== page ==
FIGS. 2a, b, and c and d are schematics of various configurations having adjustable capacitance as provided by the invention of FIG. 1.
FIG. 3 is a schematic of a portion of a tuner useable in a television set or the like including aspects of the present invention of FIG. 1.
Referring now to the drawings wherein like reference numerals have been applied to like members, there is shown in FIG. 1 a coil (inductance) 10 which comprises a plurality of turns and is mounted on a printed circuit board 12 having an exemplary component mounting side 14, and an exemplary etched copper conductor side 16 having various printed circuit conductors 20 disposed thereon. The leads 22 and 24 of component 10 are unitary with and emanate from component 10 in a generally parallel relationship and are inserted through apertures 26 and 28 respectively. Coil 10 is secured to and electrically connected to printed circuit board 12 by solder 33, usually accomplished by a wave soldering procedure.
As shown in FIG. 1, at least one of the leads, in the exemplary embodiment, lead 24, has an integral extension portion thereof 30 bent back onto itself with about 180 degrees change of direction. The integral extension 30 extends back through aperture 28 and further extends outwardly from printed circuit board surface 14 forming an extended distal portion or leg 32. As shown, distal portion 32 extends generally perpendicular to surface 14, is secured at portion 30 by solder pad 33 and is unsecured at the other end of leg 32.
Distal portion 32 of lead portion 30 is positionally adjustable as shown, by a representative phantom position 34, by being angularly bent with respect to the plane of board 12. The bending preferably occurs while one or more electrical characteristics of the circuit in which coil 10 is connected are being monitored and therefore is accomplished with a plastic or non-conductive probe so that the adjustment tool does not itself affect the test. Lead portion 32 when bent, can be brought close to or away from external circuitry and components (not shown), or a chassis ground surface , or a printed circuit conductor pad, which can be grounded. The more acute angle lead portion 32 makes with the plane of board 12, the closer the average distance of the portion 32 to adjacent board components or ground conductors, and the larger the distributed capacitance coupled to component 10 by way of lead 24. In this manner, the distributed capacitance to lead portion 32 can be adjusted or trimmed. This selective positioning of lead portion 32 with respect to a ground plane chassis, or other adjacent components permits adjustment of the particular circuit wherein component 10 functions.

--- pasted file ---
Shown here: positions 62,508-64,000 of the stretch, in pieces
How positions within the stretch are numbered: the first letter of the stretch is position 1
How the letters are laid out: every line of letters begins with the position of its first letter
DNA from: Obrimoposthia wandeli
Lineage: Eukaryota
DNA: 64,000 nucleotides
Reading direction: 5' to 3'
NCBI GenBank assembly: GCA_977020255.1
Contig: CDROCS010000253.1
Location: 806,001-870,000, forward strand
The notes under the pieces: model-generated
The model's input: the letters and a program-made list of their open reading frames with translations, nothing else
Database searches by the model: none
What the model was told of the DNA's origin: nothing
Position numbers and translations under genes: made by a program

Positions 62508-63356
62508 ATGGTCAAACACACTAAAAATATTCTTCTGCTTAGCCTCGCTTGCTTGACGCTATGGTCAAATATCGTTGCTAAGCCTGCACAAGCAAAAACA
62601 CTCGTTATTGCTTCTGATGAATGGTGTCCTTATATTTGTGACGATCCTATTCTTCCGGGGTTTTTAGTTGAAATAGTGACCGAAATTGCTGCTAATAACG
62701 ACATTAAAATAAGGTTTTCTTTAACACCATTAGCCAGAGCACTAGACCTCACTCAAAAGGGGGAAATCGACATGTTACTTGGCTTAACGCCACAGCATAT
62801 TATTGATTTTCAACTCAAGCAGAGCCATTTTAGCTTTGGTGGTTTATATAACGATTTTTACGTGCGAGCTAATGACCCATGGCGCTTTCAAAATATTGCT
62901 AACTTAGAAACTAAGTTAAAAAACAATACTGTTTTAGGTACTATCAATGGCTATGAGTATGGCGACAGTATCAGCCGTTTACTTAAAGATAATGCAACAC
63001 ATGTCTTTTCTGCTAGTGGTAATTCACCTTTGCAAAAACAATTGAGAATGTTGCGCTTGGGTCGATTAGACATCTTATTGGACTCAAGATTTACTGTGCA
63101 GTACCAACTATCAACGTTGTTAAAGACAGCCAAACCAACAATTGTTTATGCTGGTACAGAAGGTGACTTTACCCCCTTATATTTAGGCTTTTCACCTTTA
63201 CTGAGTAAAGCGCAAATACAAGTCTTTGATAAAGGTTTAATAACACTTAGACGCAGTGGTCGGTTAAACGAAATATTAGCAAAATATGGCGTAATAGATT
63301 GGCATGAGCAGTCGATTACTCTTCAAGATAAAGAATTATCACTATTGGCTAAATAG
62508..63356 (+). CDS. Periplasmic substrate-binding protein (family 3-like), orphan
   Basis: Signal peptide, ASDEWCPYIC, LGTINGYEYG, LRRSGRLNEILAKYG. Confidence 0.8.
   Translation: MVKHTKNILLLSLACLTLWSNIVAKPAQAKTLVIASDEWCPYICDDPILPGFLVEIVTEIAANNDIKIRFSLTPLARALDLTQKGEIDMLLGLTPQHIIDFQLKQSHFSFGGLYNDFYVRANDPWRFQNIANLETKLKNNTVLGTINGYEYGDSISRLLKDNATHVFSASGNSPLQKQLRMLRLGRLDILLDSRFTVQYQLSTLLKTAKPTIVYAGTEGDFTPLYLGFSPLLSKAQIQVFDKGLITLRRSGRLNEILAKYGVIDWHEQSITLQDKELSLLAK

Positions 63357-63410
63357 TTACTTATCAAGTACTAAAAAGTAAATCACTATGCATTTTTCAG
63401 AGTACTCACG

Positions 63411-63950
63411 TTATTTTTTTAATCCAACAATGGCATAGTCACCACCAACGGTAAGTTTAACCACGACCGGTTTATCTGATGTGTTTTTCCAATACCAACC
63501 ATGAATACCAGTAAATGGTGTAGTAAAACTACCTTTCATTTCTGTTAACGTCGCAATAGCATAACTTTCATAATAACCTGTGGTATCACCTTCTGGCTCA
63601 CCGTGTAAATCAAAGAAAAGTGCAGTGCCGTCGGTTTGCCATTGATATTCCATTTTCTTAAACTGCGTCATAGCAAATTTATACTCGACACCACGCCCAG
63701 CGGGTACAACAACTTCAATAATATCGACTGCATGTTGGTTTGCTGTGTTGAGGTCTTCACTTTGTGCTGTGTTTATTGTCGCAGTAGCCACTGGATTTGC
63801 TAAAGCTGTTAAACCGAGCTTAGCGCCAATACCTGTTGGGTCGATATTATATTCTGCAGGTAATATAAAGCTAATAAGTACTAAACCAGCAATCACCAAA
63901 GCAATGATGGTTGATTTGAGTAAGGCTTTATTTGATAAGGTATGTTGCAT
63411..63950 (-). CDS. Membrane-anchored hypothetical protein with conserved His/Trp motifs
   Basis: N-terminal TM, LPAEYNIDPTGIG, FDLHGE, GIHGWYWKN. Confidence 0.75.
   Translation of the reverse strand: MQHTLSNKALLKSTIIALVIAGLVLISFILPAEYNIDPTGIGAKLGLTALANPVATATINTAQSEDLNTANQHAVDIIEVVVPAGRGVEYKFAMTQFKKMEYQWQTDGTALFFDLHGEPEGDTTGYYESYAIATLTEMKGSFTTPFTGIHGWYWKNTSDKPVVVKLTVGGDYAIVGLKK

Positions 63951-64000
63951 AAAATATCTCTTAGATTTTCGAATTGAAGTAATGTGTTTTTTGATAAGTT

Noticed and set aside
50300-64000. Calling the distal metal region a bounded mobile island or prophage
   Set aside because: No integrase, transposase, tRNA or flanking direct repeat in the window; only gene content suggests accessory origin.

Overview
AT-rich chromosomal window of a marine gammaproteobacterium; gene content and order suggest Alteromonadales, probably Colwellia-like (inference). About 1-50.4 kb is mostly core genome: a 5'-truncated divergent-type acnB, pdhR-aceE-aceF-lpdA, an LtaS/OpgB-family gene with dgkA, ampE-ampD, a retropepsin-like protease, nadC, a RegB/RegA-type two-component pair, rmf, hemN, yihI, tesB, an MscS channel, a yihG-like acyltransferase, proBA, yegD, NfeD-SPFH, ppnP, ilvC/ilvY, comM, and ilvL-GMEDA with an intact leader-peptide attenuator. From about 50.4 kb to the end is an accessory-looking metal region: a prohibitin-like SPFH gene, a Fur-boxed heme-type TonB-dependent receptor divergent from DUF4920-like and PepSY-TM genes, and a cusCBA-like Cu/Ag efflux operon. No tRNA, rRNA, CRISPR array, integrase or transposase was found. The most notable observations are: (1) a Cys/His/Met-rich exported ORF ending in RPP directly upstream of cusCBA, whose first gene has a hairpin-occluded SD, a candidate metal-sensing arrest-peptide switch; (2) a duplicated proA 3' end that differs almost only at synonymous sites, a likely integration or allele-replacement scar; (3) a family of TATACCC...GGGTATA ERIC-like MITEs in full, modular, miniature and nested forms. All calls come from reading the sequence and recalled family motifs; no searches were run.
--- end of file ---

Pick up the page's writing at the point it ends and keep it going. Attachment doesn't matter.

The positioning of lead 32 can also be a bearing or directional position adjustment (not shown) as well as an angular adjustment shown in FIG. 1. In other words, lead 32, can be bent within ±90 degrees of perpendicular to board 12 and in any direction such as out from the plane of the paper of FIG. 1. Additionally, if appropriate, lead 22 can be similarly configured as is lead 24.
In the exemplary embodiment, the coil 10 is a one and a half turn inductance such that the leads 22 and 24 will emanate from component 10 in the same direction for connection to printed circuit board 12. It is within contemplation of the present invention that component 10 can be a resistor, or a capacitor, or an active component such as a transistor with a configured lead such as lead 24.
In the exemplary embodiment, leg 32 extends about 0.5 inch above the printed circuit board 12 and provides a range of capacitance adjustment of approximately 0.6 picofarad (pf). Where appropriate, the length of lead portion 32 can be shortened by cutting in order to further trim the coupling capacitance.